For White Oak Pastures, It’s About More Than Great Grass-Fed Beef. But We’ll Take That, Too.


White Oak Pastures of Bluffton, Georgia is contributing to some decadence around here lately. And we’re not complaining.  Hopefully by now you’ve tried its grass-fed beef in one way or another on the menu.  The product is versatile and mouth-watering, offering a richer, deeper flavor than grain-finished.  It’s just as – if not more – tender and buttery, if you ask me.

We first tried White Oak Pastures ribeye on the recommendation of chef Michel Nischan for January’s Cayman Cookout and haven’t been able to get enough ever since.  The kitchen has tartared its filet, wood oven roasted its 24oz bone-in ribeye with beurre gascogne and roasted garlic, and made sugo with its brisket for housemade ricotta-filled ravioli. Most recently, Halperns, White Oak Pasture’s distributor, dry aged a ribeye for us to try, and Michael and Bradley were impressed with the added layer of flavor the process imparted. I wouldn’t be surprised if that hit the menu soon, too.

“I’m the fifth generation, my family has been raising cattle on the same piece of land since 1866,” explained owner/rancher Jenni Harris when I phoned her yesterday morning.  I hear from Bradley beef tongue is her cut of choice. “We use a holistic approach and I’m very proud of the economic impact we are able to make in Early County. Employing 40 people may not sound like a lot for Miami, but it is for us!”

A main feature of its holistic approach is the first generation, on-premise processing plant which the Harris family opened in May 2008 with support from Whole Foods Market’s Local Producer Loan Program.  Will Harris, Jenni’s father and the head of the operation who is known for reading a lot of Michael Pollan’s work, hired Dr. Temple Grandin’s consulting company to design White Oak Pasture’s animal handling and slaughter system.  You may have seen the biopic that recently took home seven Emmys for its portrayal of Grandin, an autistic woman who became one of the top scientists in the humane livestock handling industry.

“All of my cattle are slaughtered on my ranch,” he wrote on Whole Foods’ blog. “They never leave. I believe that [the plant] is the only farmer-owned, USDA-inspected, on-farm beef processing plant in the country. Our entire beef production program, from birth through slaughter, is handled by me, my family members, or my employees.”

Pollan would also approve of the Serengeti Model practiced on the ranch, meaning large ruminants (the cows,) graze a pasture, followed by small ruminants (the sheep,) and finished by birds (the chickens and turkeys).  The pastures are filled with native grasses.  It’s the ultimate in land stewardship.  Happy animals contributing to the sustainability of the environment.  There’s no doubt this is what makes their meat superb.  That, and the history.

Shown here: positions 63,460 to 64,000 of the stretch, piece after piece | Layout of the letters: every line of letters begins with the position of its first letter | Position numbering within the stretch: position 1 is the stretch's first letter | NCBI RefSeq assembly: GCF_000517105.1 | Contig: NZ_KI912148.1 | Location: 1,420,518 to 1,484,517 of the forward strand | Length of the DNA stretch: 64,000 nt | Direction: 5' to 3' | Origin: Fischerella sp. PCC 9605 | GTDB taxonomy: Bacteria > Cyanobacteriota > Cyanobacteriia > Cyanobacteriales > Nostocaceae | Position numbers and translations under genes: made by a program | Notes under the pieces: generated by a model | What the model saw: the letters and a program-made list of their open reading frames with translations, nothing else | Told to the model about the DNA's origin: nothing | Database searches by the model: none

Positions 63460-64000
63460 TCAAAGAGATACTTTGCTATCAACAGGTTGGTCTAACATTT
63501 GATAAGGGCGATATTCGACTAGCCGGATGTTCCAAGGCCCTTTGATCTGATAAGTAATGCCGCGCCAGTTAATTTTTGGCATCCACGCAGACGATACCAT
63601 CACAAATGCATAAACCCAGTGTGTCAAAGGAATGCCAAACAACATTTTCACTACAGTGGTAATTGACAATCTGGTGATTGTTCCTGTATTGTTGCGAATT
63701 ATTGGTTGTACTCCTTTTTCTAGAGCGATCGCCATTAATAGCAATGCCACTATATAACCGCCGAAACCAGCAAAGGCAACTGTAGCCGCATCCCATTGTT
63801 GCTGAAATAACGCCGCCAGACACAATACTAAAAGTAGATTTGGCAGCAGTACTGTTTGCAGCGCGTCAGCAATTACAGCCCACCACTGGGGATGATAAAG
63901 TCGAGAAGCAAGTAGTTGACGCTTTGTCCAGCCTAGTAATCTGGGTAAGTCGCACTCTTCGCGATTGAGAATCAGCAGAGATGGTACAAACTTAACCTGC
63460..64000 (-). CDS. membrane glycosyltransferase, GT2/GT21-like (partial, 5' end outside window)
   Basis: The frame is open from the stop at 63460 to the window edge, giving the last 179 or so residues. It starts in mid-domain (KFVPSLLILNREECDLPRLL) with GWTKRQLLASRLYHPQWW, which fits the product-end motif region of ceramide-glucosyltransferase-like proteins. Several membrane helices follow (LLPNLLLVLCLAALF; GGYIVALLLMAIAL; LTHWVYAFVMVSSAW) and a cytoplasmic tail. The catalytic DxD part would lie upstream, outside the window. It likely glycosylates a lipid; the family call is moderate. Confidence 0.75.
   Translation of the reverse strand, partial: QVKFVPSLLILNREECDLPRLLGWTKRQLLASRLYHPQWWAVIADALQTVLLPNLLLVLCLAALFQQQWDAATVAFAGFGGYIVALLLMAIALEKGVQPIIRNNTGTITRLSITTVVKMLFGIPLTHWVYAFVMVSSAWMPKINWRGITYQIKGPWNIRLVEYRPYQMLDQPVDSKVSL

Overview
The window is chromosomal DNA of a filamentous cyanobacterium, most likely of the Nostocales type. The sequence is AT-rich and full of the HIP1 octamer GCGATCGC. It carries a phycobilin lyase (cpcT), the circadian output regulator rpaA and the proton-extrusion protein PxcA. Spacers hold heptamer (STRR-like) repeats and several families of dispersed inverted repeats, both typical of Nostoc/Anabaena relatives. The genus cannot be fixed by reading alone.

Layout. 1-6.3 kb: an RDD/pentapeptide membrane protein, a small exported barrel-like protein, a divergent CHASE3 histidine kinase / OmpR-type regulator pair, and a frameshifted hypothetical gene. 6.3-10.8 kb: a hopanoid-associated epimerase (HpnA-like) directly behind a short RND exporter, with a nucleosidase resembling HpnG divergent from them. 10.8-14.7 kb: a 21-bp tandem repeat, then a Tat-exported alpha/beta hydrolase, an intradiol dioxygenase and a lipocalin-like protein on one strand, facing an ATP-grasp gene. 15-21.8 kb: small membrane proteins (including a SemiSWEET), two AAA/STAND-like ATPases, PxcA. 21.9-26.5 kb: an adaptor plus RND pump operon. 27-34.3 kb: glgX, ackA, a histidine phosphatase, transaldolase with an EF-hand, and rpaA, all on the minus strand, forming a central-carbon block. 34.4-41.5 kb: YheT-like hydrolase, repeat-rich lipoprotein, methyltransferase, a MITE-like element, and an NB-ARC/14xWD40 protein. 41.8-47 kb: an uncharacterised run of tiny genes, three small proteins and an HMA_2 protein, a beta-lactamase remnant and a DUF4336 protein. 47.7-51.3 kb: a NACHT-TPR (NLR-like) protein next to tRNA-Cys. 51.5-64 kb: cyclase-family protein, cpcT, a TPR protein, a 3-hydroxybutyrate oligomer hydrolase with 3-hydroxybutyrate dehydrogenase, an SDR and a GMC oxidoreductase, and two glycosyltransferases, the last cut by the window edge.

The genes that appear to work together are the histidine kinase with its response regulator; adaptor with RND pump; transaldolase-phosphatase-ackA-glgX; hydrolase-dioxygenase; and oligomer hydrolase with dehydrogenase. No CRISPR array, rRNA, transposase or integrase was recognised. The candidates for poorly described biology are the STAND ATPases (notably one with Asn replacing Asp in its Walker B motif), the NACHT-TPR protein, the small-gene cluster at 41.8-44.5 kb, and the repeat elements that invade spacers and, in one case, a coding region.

“My grandparents were pack rats, so we have lots of stuff around the house, historical equipment, butter churns,” she continued to share.  “We’re incorporating all of it into our new bed and breakfast. It’s the home my father grew up in and where I live now. We’re in the process of painting. Three bedrooms and hard wood, tongue-in-groove floors… a typical farm house. We’re in the rural south so when we often have company like the chefs that visit, it’s embarrassing when they have nowhere to stay!”

She explained how the operation began in the 1800s with a small herd of cattle and some chickens and hogs, and then grew exponentially after the turn of the century as the industry evolved and beef became a mass market commodity.  White Oak Pastures has been committed over the past few decades to roll that back, and return to its holistic roots. It’s been three years, and the state of the art processing plant is at capacity — fully vertical.  In January, the Harris’ broke ground on a poultry abattoir, which will be the only poultry processing plant available to independent poutlry farmers in Georgia, Alabama, Florida, and will enable them to ensure the same care and attention to the flock as the herd.

Jenni Harris will be in town in April for product demonstrations at Whole Foods Market stores in South Florida. While grocery is her greatest outlet for distribution, her passion lies with chefs and restaurants, and making sure the company stays focused enough to know all their customers.

“I do a lot of ride-withs with Halperns to educate the chefs,” she reflected. “We have no desire to become national company. For chefs, it’s all about knowing your producers and the farther away you send your beef the less you know your customers… If i could control everything, I would.”

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